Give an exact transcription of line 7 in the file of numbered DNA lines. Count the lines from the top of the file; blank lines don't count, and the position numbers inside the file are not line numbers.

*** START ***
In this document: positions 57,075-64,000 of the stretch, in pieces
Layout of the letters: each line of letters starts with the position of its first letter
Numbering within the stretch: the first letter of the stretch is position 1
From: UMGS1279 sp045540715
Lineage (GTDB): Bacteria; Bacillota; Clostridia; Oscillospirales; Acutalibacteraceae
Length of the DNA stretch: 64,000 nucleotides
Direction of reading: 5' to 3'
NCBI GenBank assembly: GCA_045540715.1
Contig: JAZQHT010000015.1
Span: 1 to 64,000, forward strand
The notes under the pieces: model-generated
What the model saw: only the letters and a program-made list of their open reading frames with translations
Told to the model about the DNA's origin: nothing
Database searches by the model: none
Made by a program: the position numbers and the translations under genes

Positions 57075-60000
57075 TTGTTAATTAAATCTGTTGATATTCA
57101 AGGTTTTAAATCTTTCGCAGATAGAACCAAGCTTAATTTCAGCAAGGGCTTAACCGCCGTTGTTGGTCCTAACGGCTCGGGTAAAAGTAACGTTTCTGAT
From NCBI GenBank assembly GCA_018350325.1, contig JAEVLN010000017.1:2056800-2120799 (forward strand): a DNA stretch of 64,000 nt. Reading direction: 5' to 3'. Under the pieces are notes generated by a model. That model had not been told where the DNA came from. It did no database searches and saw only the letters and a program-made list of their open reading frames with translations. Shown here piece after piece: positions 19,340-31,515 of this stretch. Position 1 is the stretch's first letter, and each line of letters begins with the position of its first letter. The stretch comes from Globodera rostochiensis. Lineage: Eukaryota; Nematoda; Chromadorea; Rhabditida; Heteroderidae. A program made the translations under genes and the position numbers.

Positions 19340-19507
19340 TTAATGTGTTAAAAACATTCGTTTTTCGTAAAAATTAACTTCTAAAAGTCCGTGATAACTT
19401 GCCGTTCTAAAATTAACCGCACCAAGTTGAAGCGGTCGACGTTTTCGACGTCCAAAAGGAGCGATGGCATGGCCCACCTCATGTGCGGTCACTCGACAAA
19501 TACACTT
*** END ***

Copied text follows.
Direction of reading: 5' to 3'